Bogus Clusters and Lenition in Tuscan Italian: Implications for the theory of sonority
direct link: http://ling.auf.net/lingbuzz/003267
It is widely believed that syllabification is determined by a sonority-driven algorithm like the Sonority Sequencing Principle (Selkirk 1984; Clements 1990, Vaux and Wolfe 2009). In this study, I evaluate this claim in light of Tuscan Italian. Using three phonological diagnostics, it will be possible to split the consonant clusters (CCs) of Tuscan into three types: Branching onset, Coda-Onset and Bogus clusters. Metrical lengthening and Gorgia Toscana filter out Branching onsets leaving behind Coda-Onset and Bogus clusters as remnant. Elsewhere, the process of Epenthesis (in non-standard dialects) filters out the Bogus clusters instead leaving Branching onsets and Coda-Onset clusters as remnant. Comparing the two sets of remnant allows for the extraction of the Coda-Onset set. Using a Sonority Differential analysis (Parker 2011), it becomes evident (process by process) that sonority is not the primary (or a preferable) mechanism in determining these sets. In seeking an alternative analysis, Gorgia Toscana will be presented in some detail along with its implications for sonority. Gorgia underapplies with Bogus clusters. I will provide a suggestive sketch for a competing representational solution based on Strict CV (in particular Lowenstamm 2003 and Brun-Trigud & Scheer 2010). Informed in part by interlude theory (Steriade 2008), it offers an alternative account for the lenition facts: compressible CCs (Branching onsets) are equivalent to a singleton stop, while non-compressible clusters (Coda-Onset and Bogus clusters) are equivalent to geminates. Unlike sonority based analyses, the phonological definition of the clusters offered here has a clear relationship with the phonological processes that occur to them.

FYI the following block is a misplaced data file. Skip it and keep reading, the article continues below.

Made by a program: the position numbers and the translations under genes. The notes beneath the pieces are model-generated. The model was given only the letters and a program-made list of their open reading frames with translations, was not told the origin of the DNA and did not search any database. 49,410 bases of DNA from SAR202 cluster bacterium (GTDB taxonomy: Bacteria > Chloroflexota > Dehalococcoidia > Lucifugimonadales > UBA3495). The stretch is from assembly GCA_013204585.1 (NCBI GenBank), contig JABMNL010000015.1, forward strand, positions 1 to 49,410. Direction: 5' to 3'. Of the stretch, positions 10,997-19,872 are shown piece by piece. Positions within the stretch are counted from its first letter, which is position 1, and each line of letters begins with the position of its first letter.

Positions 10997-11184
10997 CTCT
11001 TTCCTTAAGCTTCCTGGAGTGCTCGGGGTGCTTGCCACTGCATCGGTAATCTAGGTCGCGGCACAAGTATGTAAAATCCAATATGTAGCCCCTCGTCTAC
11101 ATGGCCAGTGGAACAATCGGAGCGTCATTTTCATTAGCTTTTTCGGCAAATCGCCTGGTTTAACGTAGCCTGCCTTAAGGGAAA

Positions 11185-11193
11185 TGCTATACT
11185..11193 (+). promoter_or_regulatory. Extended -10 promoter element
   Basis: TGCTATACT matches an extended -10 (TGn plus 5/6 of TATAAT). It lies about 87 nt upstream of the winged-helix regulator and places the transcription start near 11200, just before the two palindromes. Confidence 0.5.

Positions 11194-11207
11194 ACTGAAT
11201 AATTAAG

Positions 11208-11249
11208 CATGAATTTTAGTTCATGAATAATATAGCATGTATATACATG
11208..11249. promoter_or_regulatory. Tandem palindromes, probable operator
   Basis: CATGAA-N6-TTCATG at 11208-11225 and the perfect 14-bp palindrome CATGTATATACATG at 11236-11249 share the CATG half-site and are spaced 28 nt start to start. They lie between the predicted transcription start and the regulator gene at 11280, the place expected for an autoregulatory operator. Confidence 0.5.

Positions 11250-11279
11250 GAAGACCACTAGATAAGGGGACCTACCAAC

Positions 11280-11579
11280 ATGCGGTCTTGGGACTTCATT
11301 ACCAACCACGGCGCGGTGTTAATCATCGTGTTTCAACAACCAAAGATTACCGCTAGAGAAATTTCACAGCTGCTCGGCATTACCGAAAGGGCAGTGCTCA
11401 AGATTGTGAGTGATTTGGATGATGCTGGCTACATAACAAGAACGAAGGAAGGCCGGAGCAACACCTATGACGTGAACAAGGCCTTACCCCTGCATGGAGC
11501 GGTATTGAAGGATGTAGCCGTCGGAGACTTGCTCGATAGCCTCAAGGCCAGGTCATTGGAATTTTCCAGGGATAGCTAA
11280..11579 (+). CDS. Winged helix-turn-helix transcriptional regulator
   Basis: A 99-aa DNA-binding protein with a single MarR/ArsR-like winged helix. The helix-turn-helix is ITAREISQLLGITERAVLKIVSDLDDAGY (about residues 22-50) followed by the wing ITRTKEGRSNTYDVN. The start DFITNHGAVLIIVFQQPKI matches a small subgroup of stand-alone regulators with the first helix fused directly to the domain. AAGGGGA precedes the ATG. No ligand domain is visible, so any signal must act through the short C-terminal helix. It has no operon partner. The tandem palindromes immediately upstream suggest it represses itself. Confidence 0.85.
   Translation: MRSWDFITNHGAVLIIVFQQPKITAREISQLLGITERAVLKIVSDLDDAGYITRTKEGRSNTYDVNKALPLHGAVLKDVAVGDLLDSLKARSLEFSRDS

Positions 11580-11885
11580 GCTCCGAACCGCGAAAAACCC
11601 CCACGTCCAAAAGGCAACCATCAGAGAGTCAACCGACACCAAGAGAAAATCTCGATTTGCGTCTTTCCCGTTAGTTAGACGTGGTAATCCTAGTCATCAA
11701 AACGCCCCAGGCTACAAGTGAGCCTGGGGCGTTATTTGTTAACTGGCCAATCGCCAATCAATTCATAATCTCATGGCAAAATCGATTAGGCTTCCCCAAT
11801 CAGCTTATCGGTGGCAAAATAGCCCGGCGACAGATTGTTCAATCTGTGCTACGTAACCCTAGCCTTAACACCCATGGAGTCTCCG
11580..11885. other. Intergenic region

|Format:||[ pdf ]|
(please use that when you cite this article)
|Published in:||To appear in Sonic Signatures. Nevins, A. (ed.). John Benjamins.|
|keywords:||syllable structure, lenition, sonority, gorgia toscana, phonology, generative grammar, strict cv, interlude theory, phonology|